The American Action Forum (@AAF) today released an analysis of factors surrounding funding differences among financial institutions on the heels of a report by the Government Accountability Office (GAO) that looked at whether large banks receive an implied subsidy
This week the debate around the “Too Big to Fail” problem (TBTF) heated up again with the release of a new report by the Government Accountability Office (GAO). The GAO report, at the request of Senator Sherrod Brown and Senator David Vitter, delved into the question of whether and to what degree the largest banks in the U.S. receive an implied subsidy vis-à-vis other banks.
Spending growth is slowing, and recent data released from the Bureau of Economic Analysis hints that growth may remain low as the economy recovers—though these estimates are subject to revision. If the current trend of growth continues, it would certainly improve the nation’s fiscal health.
American Action Forum President Douglas Holtz-Eakin will testify this afternoon before the Senate Banking Committee regarding the Government Accountability Office (GAO) report on expectations of government support for bank holding companies. Following are key highlights from his testimony. You can read the full testimony here.
Chairman Brown, Ranking Member Toomey and Members of the Committee, I am grateful for the privilege of appearing today. In my brief testimony today I would like to make four main points:
•Any expectations of government support for bank holding companies is at root a problem created by policymakers’ discretionary actions;
• The history of federal government assistance is not a pattern of consistent intervention on behalf of large firms, but rather an erratic and unpredictable series of interventions on behalf of firms large, small, financial, and nonfinancial;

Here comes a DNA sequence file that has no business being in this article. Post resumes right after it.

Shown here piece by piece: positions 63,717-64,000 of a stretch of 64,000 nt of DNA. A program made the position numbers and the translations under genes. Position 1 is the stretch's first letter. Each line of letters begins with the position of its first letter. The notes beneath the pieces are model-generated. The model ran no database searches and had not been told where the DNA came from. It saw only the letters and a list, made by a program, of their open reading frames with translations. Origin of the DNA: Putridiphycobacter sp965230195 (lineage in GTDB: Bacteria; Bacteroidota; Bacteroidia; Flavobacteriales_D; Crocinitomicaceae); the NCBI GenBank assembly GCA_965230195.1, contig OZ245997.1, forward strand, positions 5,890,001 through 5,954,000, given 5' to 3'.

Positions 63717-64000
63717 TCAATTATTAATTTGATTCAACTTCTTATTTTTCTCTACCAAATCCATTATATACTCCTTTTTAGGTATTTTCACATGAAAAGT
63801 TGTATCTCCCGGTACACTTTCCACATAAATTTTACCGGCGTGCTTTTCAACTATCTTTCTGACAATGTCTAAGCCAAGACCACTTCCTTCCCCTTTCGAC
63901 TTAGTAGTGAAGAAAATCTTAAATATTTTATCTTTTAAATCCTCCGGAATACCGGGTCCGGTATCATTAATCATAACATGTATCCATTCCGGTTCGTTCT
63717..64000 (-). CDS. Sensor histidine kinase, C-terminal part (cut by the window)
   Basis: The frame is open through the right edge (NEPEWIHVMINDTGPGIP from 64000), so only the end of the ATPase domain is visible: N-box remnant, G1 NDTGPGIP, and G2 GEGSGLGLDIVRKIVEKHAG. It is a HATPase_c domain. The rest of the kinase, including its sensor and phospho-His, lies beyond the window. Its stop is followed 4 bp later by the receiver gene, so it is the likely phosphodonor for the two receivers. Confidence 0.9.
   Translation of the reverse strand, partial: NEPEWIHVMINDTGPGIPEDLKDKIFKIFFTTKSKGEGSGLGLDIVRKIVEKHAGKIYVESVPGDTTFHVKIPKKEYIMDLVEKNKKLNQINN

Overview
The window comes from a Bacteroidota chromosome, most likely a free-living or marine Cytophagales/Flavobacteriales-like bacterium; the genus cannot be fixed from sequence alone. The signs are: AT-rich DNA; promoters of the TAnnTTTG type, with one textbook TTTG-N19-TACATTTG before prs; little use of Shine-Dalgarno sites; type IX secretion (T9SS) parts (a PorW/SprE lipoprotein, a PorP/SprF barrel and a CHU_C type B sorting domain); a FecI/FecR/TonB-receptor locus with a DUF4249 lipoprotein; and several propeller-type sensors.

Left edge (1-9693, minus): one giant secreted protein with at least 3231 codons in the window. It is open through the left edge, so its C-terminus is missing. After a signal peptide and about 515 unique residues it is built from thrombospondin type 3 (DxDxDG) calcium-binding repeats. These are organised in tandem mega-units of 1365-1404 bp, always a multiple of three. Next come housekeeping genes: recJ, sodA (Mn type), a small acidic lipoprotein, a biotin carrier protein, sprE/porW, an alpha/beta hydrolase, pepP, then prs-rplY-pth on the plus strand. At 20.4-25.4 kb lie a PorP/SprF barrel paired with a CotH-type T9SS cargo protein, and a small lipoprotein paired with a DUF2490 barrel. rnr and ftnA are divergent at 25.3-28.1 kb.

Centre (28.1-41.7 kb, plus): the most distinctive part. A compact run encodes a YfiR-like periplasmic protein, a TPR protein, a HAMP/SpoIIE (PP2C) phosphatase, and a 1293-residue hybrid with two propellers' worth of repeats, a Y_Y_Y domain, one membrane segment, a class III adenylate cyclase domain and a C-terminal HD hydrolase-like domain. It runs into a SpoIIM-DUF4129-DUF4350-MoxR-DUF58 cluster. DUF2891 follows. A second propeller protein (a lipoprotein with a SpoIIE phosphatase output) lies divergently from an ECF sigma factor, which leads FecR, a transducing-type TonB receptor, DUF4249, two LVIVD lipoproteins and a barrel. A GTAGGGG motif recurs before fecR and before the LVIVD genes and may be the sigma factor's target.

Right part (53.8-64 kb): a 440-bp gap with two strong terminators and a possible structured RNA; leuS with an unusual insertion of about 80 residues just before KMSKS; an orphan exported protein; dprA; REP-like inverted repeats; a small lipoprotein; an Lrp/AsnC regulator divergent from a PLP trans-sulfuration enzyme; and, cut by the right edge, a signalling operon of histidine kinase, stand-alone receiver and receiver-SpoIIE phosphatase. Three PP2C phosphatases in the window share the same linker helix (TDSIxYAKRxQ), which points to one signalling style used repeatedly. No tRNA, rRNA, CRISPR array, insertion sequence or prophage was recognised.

• Attempts to measure any “implicit too-big-to-fail (TBTF) subsidy” is an elusive quest due to the many confounding factors; and
• Any market TBTF expectation is hardly fixed, but is necessarily a changing reality
Yesterday the Congressional Budget Office (CBO) put out "Competition and the Cost of Medicare’s Prescription Drug Program.” The prescription drug program, or Part D, has been a notable success — indeed, the best-working entitlement program. Nevertheless, opponents of the private-sector driven design, such as those who favored the administration’s efforts to gut competition and choice earlier this year are likely to seize on the report as evidence that competition is not important or working in Part D.
It often appears that Congress is doing nothing. Yet, at the same time, some days there is a lot going on. Here’s a sampler of legislative activity as Congress heads toward its August recess.
Recently, the Environmental Protection Agency (EPA) temporarily withdrew its rule on “wage garnishment” due to “adverse comments.” The EPA took an almost unprecedented action on the regulation by releasing it as a final rule, instead of going through the normal rulemaking process.
The Trustees of the Social Security and Medicare programs released their annual reports yesterday. Read the coverage and claims contained therein carefully, with an eye for two key moments of spin: (1) the fiscal news is good and the programs are fine, and (2) Obamacare has improved the outlook for Medicare. Instead, remember this: (3) both programs are fiscal toast and need immediate reforms to continue to provide future seniors with an appropriate safety net.